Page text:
This week I’ve won a fantastic competition run by Conferize – the prize is 1 ticket to attend LeWeb! As a very curious person and a lover of conferences, I’m overly excited about the opportunity to attend one of the most fresh and forward thinking events in the world.

So I thought that I’d take this opportunity  to write a blog post on what to do in Paris during LeWeb. Now, I’m not French, but I feel like an “adopted” Parisian: I’ve spent a lot of time in this city and for almost 2 years I’ve been working for a Paris-based start-up company, so I come here every month and I hang out with locals. Paris is absolutely one of my favourite cities in the world. It’s so huge that obviously there are a million things to do here, but I’ll share with you my favourite off the beaten path spots and tips for business travellers like you.

Getting around the city and to LeWeb:

First of all, the closest airport to the venue is Charles de Gaulle, in case you don’t have your flight ticket yet! From CDG airport you may take a taxi (check out the discount LeWeb offers here) or the train, which stops in most central train stations. Beware that Uber taxis may be more expensive, because of the conference.  If you arrive via Orly, there are trains but also buses from AirFrance.

One of my favourite things about Parisian airports is that the wifi is fantastic: Barclays offers unlimited wifi for free (there is a paid premium version, but unless you have to do a video conference call, I think you’ll be just fine). Also, here’s a great tip: if you want to bring a nice souvenir, some macarons from Ladurée will always be appreciated! And you can find Ladurée outlets in both Orly and Charles de Gaulle airports.

Ladurée outlet at the airport

Ladurée outlet at the airport

If you’re into running, this is probably not the best time to be in Paris because it’s quite chilly and it rains often. Also, the city has an stunning number of beautiful parks that are perfect for doing sports, however in the winter time they close early, by 5 or 6pm. Therefore, I usually just run in the street or around parks.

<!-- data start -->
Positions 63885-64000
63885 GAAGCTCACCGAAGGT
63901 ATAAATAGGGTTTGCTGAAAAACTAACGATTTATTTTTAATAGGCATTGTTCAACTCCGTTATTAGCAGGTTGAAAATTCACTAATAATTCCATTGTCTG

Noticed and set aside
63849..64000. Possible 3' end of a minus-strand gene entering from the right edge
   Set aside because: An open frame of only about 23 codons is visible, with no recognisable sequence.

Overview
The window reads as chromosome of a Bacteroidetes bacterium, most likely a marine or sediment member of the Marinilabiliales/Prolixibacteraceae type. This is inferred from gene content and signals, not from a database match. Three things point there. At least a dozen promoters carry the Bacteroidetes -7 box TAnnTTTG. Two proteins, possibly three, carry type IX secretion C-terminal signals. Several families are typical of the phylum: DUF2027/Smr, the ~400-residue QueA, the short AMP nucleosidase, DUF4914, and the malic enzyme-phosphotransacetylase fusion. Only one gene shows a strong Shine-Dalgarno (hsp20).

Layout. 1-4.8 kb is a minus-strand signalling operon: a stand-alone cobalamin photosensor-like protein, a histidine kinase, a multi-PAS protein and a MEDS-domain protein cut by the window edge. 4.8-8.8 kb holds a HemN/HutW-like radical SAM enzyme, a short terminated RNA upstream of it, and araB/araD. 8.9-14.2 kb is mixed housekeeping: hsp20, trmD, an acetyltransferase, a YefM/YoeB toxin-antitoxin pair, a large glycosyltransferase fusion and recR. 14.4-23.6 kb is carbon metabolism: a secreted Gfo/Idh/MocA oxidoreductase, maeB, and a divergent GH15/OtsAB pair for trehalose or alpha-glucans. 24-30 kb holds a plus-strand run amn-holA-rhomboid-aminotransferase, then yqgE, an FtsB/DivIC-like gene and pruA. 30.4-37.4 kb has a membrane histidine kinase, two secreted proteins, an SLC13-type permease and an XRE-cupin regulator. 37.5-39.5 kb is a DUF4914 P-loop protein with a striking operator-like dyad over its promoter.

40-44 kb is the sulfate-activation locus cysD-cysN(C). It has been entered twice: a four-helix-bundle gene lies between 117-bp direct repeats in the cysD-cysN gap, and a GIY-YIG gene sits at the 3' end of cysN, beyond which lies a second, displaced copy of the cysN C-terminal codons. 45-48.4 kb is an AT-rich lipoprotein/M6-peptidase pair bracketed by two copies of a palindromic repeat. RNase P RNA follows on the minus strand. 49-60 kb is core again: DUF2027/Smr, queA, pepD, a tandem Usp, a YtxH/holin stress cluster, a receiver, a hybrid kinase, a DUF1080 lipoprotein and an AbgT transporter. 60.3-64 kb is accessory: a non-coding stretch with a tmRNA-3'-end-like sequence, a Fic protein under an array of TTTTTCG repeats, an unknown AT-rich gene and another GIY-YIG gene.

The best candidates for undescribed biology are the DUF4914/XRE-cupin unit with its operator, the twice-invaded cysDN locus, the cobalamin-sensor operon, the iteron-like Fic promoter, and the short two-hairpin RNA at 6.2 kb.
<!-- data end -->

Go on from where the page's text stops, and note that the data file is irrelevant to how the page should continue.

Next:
Another practical tip: if you run out of toothpaste, need to buy some basic clothes or whatever you left at home, Monoprix is a great place to go: you’ll find many of them around the city.

Places to visit:

As I said, there are many things to see in Paris but here I offer you an alternative plan, popular between locals. A very nice way to spend half a day is to do this tour: first off you start your stroll at the Canal St. Martin, and walk from Gare de l’Est to the Bastille. Then you can spend some time in the 4th, 6th and 7th arrondissements. I especially like Le Marais (the 4th): it’s gorgeous (it’s the oldest quartier in Paris) and it’s full of relaxing cafes and fashionable shops. I also love St. Germain des Pres (the 6th) and the Jardin de Luxembourg, probably one of the most beautiful parks in the city. Also not so far away is the library Shakespeare & Company, where Ernest Hemingway and many other writers have lived. If you’re a book lover, this is your paradise!

Canal St. Martin

Canal St. Martin

Shakespeare & Company

Shakespeare & Company

Afterwards you can continue onto the Musée d’Orsay and the Voie sur Berge, which boasts many shops and cafes on top the river. At the Voie sur Berge you may have a drink or two in the famous Rosa Bonheur. And if you still have energy, you can end the trip at the Palais de Tokyo, which hosts amazing contemporary art collections.

Rosa Bonheur in Voie sur Berge

Rosa Bonheur in Voie sur Berge

If you’re into art, you may also want to visit the recently launched Louis Vuitton Foundation, whose building is from architect Frank Gehry. And if you’re feeling Christmassy,  head to the Champs Elysées or the Galeries Lafayette to contemplate their Christmas decorations.

Foundation Louis Vuitton

Foundation Louis Vuitton

Finally, if you want great views of the city without going to the super touristic Eiffel Tower, you can go for a ride with a hot air balloon!

Places to eat:

Not too far from the area where the convention centre is, in the district of Batignolles, there is a charming street called Rue Legendre (closest metro station is La Fourche). This street offers a wide range of nice restaurants famous between locals. One of my favourite ones is an Italian restaurant called Fuxia.

Rue Legendre, Batignolles

But if you want to try authentic French cuisine, I recommend you go to this typical French Bistro called Le Restaurant du Marché. Their food is top quality (my personal favourite is their Parmentier du canard) and the customer service is great. It’s a bit far from the centre of Paris, but you’ll probably not find any tourists there!